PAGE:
Hello again fans of greatness,
As I set out today to once again open the gates on another of Peter Weygandt’s staggering vinous treasures, I reflect back over a glass I enjoyed last evening. It had been a long day for yours truly and the usual drudgery of my 10+ hour day had left me gazing at the tube, vinously unsatisfied by my selections of the night. I knew it was late, but my taste-buds required attention. Another glass of Pinot just wasn’t going to satiate this time.
And there she sat, the temptress that would be my inspiration for these pages today. A wine that so profoundly outshines any other wine I’ve experienced from its appellation that even the recently arrived newsletter in hand last evening from Kermit was left, barely read. A wine from the Coteaux-du-Languedoc that quite frankly is the Greta Garbo, the Cary Grant of its region; a wine that stands as the leading example for all others to look to. A wine so fantastically dynamic that I have never witnessed another that shined so bright.
This is a region that I have travelled extensively since my early days as an importer in the 1990s. I know these roads well, having stayed in many quaint towns, tasting hundreds of wines through many vintages spanning towns from Nimes to Collioure. My personal photo albums bust from their seams to include evidence of my time in these hills and valleys. In short, I know from these wines; these are part of my passion for the wines of France.
The Coteaux-du-Languedoc today is a fascinating and rapidly evolving maze of sub-zones and exotic terroirs. It is particularly intriguing for this wine buff as it resembles in some ways the beginning days of the Burgundy classification system. To explain, let’s consider things thus: first we have what we might call the Coteaux-du-Languedoc’s equivalent of modern day “base Burgundy / Bourgogne”; the basic wines most encounter and that are very simply labelled as Coteaux-du-Languedoc.
Then we begin to move quickly up the quality scale as we find some half dozen or so “Crus” of the Coteaux-du-Languedoc appellation that could be considered the “1er Crus”, if you’ll allow me the latitude. These 7 sub-regions very often find their names on the labels from the better producers and include many names I’ve offered in these pages in past letters: “La Clape”, Beziers, etc.
Then we have the “Grand Crus”, again, allowing for my own use of the term here, no official grading has been passed down from the officials. Yet it is worth noting that many in the wine business share in my enthusiasm for this “classification”. At the very top of the quality scale, we have another dozen or so sub-regions within the Coteaux-du-Languedoc region that include communes such as St-Saturnin and Pic Saint-Loup. These communes, much like the great Grand Crus of Burgundy may be listed right on the front label with no mention of Coteaux-du-Languedoc necessarily required. Indeed, these communes are destined for AOC status of their own – very soon.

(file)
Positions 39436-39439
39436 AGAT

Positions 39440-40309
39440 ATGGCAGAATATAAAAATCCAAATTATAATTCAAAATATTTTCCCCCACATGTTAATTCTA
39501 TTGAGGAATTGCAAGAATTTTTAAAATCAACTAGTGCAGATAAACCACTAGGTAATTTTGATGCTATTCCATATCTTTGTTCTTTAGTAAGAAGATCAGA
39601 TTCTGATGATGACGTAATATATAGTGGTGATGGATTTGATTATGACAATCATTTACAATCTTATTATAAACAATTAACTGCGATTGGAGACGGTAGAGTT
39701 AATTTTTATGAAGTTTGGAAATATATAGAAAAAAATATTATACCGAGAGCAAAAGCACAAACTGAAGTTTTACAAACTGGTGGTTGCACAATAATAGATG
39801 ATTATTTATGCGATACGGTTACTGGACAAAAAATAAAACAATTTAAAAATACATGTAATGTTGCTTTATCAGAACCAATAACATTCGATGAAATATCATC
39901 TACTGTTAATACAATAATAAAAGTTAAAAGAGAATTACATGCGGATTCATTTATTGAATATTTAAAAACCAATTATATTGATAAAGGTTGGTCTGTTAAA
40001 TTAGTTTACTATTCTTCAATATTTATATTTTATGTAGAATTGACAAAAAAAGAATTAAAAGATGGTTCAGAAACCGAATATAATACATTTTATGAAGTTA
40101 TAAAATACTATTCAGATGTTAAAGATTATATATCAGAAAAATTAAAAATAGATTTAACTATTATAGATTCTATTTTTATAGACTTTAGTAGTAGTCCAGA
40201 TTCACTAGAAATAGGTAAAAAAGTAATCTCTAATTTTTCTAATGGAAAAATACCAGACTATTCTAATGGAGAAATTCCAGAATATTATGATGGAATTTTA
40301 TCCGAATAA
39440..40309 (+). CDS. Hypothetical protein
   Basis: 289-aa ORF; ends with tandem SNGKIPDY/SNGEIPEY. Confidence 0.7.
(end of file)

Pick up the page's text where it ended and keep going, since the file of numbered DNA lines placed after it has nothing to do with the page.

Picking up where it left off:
And when this inevitable status is ultimately granted, the one estate all will have to thank for the recognition – for Pic Saint-Loup specifically – will most certainly be this one; Foulaquier. Owned by Swiss-architect Pierre Jequier, and run with a zealous nature unmatched by any in the region, this estate’s 1st vintage was the 1999. That first vintage was a tremendous wine, tasting of pure fruit and depth of minerality more often associated with the greatest wines of the Northern Rhone. And what makes that fact so truly stunning is that 1999 was one of the more difficult vintages for the commune of Pic Saint-Loup, Foulaquier’s terroir.
This is a masterpiece. And as with all masterpieces, it is terribly limited…
2004 Domaine Foulaquier Coteaux du Languedoc Pic St Loup les Calades
80% Syrah, 20% Grenache Dry Red Table wine
Pic St Loup, Coteaux du Languedoc, Languedoc Roussillon, France
Review by Robert Parker’s Wine Advocate (D.S.)
Wine Advocate # 173 (Oct 2007)
“An outstanding wine of exceptional complexity and character. In short, these are terrific wines.” Robert Parker
Drink – NA
“Swiss architect Pierre Jequier founded his domaine – another one that looks headed for notoriety – in 1999. The Foulaquier 2004 Coteaux du Languedoc Pic Saint-Loup Les Calades (all of these are named for bird species, incidentally) is 80% Syrah vinified in barriques and demi-muids. Essence of blueberry, black cherry preserves and brown spices in the nose lead to a pure, refined, subtly sweet but intense black and blue fruit palate concentrate with inner-mouth hints of violets and pleasantly piquant suggestions of black walnut, iodine and chalk adding to the allure of a superbly long finish. I am reminded of a hypothetical marriage between the wonderfully, stylistically-diverse Syrahs of Steve Edmunds and his friend John Alban. Needless to say, this wine represents a superb value. Importer: Weygandt-Metzler, Unionville, PA.”
— Robert Parker’s Wine Advocate
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